So this is some of what we'll be doing these next few years! If you're interested in collaborating, volunteering or learning more, please get in touch - we'd love to hear from you. (amandacniehaus@gmail.com or a.niehaus@uq.edu.au)

*This post was originally published here .

Source: https://wilsonperformancelab.squarespace.c...

What Determines Gecko Fighting Performance | An Honours Project by Rebecca Wheatley

This is Rebecca. She just submitted her Honours thesis, and is probably chilling with a vodka lemonade on a beach somewhere. Or else she's wishing she was.

A couple months ago, I asked Bec to describe her thesis - and to show me the experiments she had running. Here's what she said:

My research is using Asian house geckos as a model to answer questions about how morphology, performance, metabolic rate and personality interact to affect fighting ability in animals.

Rebecca's work is exciting because few studies have evaluated how morphology (or body size | shape), physiology, and personality work together to determine animal performance.

And can animals really have personalities? Of course, but not like you and I do. In the non-human world, personality can refer to repeatable differences in behaviour among individuals. For example, some individuals consistently tend to be shy, and others tend to be bold. Boldness | shyness is important for animals, as it can determine the likelihood of obtaining food or mates, or getting captured by predators.

When I caught up with Rebecca, she was measuring geckos' metabolism in purpose-designed jars, which were hooked up to specialised equipment that measures oxygen consumption. Oxygen consumption is one way that scientists assess metabolic rate in animals in the lab.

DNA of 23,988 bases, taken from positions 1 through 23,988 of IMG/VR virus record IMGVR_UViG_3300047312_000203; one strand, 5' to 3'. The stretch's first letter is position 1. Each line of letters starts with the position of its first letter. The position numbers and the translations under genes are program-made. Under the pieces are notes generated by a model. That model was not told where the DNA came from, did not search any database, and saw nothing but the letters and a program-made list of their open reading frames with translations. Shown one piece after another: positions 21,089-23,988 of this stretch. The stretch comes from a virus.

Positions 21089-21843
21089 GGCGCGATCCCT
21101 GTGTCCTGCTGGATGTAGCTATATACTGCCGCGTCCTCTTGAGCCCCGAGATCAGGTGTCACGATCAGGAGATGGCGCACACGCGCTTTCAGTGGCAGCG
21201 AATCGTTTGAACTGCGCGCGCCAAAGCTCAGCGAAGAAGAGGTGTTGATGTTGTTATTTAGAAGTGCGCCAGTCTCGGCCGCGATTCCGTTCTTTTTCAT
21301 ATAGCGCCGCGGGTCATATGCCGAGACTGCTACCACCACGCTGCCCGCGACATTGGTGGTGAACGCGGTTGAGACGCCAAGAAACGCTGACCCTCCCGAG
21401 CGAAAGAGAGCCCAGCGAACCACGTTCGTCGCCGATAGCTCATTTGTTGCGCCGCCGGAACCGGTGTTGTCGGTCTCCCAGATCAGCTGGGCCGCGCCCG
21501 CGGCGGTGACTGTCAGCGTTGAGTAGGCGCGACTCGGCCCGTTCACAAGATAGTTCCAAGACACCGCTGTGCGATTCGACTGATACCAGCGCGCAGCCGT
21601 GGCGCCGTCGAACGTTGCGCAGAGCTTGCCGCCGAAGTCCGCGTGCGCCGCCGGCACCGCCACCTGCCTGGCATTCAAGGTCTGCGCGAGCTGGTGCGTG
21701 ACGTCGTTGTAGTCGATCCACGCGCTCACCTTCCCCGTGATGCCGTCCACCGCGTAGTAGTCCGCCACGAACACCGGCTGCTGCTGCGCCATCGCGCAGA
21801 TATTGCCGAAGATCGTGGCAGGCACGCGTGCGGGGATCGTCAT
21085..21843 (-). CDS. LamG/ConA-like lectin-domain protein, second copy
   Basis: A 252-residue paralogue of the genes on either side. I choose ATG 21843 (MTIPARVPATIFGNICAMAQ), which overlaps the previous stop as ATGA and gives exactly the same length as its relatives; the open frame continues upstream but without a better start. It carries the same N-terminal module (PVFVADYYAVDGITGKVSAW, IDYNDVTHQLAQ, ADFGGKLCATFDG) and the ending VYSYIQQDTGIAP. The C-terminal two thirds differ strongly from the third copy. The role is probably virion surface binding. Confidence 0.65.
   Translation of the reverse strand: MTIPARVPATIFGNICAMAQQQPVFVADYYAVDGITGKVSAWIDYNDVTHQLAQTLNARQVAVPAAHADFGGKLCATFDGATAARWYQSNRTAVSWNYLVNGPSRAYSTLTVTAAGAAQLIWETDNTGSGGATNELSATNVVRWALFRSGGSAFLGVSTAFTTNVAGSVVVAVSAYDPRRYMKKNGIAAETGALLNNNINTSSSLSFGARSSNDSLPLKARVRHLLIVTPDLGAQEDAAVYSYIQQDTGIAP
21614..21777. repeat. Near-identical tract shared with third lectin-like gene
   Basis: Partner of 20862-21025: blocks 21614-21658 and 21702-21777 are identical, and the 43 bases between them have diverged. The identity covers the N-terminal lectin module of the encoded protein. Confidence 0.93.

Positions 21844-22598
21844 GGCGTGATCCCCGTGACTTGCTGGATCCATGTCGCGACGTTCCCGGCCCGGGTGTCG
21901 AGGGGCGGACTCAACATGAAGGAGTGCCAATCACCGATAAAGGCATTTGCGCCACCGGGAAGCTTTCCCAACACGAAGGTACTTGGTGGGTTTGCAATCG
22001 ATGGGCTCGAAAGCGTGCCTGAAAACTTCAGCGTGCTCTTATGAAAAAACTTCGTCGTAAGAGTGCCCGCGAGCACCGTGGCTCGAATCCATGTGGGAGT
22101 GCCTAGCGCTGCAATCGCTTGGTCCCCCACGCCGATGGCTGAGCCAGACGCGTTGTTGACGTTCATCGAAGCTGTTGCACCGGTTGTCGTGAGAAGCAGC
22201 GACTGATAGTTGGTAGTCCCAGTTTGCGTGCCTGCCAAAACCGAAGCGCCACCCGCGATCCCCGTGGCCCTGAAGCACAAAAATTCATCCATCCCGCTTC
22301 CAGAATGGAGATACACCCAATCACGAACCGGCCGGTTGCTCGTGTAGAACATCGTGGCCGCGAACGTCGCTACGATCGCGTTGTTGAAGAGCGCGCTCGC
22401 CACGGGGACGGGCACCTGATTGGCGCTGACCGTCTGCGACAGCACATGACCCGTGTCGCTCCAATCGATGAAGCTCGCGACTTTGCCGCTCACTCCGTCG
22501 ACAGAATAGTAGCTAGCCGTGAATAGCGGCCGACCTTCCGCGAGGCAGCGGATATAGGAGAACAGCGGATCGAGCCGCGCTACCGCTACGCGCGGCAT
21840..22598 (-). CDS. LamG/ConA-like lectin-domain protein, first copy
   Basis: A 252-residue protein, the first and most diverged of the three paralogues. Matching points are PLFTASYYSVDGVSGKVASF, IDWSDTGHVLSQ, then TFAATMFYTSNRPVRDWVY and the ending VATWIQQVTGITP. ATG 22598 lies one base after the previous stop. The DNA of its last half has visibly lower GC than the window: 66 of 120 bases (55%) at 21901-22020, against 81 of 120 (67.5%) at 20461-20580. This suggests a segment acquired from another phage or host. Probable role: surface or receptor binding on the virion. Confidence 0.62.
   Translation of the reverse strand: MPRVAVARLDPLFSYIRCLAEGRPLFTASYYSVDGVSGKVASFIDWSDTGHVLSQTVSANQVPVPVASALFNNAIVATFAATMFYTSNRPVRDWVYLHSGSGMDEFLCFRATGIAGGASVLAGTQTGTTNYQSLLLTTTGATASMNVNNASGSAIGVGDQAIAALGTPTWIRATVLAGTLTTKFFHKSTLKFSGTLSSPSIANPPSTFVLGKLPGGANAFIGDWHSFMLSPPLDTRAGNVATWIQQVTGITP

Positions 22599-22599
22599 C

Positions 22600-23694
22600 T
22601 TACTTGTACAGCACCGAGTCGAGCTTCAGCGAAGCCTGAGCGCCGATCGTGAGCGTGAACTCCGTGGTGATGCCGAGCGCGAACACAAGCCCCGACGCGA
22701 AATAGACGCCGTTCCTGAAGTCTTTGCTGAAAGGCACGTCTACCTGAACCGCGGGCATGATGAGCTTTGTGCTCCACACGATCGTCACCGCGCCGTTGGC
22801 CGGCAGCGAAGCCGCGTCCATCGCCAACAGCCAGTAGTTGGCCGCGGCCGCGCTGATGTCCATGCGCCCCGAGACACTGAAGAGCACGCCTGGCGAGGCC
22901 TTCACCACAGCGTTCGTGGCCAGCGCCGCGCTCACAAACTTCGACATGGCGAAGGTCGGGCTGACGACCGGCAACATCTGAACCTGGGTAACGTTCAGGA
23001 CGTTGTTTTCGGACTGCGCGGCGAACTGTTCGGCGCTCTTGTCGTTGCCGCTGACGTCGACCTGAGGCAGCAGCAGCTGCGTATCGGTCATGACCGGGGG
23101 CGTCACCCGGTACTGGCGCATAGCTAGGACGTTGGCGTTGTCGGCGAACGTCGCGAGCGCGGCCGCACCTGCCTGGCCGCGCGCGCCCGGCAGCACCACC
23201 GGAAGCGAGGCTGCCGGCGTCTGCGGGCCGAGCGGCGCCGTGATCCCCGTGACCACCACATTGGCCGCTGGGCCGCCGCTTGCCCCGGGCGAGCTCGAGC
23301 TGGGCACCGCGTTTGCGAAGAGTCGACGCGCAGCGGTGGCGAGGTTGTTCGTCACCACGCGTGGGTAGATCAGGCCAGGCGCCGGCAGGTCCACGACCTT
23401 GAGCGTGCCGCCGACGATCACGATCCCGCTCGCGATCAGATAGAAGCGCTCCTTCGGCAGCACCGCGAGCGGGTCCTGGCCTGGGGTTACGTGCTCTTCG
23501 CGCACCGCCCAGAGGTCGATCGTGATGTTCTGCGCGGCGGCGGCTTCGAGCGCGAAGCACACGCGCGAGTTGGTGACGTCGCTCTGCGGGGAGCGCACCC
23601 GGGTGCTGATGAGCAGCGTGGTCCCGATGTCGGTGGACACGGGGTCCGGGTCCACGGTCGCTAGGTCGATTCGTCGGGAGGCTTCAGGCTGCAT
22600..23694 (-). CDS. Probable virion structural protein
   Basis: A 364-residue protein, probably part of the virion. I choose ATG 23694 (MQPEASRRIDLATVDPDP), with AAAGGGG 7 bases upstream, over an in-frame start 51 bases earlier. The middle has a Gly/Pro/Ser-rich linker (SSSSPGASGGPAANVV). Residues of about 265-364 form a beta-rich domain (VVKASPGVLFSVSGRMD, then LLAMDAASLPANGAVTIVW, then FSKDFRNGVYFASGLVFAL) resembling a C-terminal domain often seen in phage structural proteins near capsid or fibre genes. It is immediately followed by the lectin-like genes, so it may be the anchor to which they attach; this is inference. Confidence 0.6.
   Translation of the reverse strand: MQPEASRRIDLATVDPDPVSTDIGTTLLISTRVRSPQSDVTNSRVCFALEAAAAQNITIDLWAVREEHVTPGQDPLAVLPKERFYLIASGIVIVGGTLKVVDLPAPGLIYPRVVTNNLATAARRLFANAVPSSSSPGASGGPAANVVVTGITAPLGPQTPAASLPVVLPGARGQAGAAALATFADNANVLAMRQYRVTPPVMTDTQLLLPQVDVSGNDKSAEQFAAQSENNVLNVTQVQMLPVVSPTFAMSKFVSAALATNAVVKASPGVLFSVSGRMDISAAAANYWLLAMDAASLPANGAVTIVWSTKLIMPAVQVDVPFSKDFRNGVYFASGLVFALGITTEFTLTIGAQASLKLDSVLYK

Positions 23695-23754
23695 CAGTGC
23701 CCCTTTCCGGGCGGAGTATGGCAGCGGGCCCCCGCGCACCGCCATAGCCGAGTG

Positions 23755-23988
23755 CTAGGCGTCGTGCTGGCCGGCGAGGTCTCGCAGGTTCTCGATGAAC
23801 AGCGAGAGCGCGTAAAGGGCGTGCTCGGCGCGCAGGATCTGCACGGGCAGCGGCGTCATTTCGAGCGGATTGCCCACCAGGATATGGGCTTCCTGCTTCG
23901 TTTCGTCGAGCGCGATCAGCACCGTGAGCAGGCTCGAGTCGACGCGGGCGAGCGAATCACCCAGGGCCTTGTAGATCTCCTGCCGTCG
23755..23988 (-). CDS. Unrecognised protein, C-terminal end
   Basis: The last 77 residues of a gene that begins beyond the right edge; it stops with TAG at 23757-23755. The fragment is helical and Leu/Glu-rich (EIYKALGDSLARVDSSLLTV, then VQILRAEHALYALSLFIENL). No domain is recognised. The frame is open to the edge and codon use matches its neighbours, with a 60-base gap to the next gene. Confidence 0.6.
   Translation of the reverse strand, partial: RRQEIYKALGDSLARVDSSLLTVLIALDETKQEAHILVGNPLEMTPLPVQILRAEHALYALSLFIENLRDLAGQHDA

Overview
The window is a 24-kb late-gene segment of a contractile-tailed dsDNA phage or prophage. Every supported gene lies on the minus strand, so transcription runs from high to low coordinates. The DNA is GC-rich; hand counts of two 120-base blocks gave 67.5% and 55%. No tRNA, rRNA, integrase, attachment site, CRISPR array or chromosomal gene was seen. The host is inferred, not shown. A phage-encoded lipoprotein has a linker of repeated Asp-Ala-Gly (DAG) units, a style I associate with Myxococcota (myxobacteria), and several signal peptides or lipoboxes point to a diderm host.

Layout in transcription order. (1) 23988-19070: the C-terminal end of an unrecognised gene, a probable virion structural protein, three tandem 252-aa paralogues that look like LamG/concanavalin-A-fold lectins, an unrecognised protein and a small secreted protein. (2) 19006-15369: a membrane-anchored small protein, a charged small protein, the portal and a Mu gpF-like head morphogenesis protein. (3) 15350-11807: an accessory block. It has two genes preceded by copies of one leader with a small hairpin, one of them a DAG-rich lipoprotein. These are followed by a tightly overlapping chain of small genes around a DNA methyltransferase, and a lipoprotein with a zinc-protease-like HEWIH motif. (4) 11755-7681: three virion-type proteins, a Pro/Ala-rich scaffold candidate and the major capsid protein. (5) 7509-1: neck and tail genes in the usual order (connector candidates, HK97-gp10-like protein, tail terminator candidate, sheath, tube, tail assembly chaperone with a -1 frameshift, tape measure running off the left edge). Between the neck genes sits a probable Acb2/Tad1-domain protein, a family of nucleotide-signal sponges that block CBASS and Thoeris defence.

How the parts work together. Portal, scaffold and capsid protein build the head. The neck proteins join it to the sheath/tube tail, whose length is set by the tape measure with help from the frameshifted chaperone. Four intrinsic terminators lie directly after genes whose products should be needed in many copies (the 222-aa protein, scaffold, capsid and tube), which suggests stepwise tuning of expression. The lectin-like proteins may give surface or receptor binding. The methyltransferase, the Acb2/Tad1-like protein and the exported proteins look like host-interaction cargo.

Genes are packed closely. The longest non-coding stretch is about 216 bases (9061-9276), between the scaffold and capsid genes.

Collecting data on gecko metabolism

Rebecca was also video recording interactions between randomised pairs of geckos. Asian house geckos are aggressive little lizards, and will sort out dominance via displays of their open mouths, biting, and | or chasing. In her thesis, Rebecca looked at which animals were likely to be dominant, and whether that depended on their metabolism, morphology, and | or personality. 

collecting data on gecko fighting

And what did she find? The oversimplified version is that bite force, body mass, and running speed were most important in determining gecko dominance. Big, fast, hard-biting geckos were likely to be winners. The surprising thing was that metabolism and boldness didn't seem related to fighting performance.

There's a lot more to Rebecca's research: she used all the information she collected on morphology | physiology | behaviour to test important ecological theories about how individuals should interact (known as game theories). But we'll talk more about that another time - we don't want to give away everything just yet.

Thank you Rebecca, for taking the time to share your honours work with us, and for being such a wonderful labmate!

written and photographed by Amanda Niehaus, PhD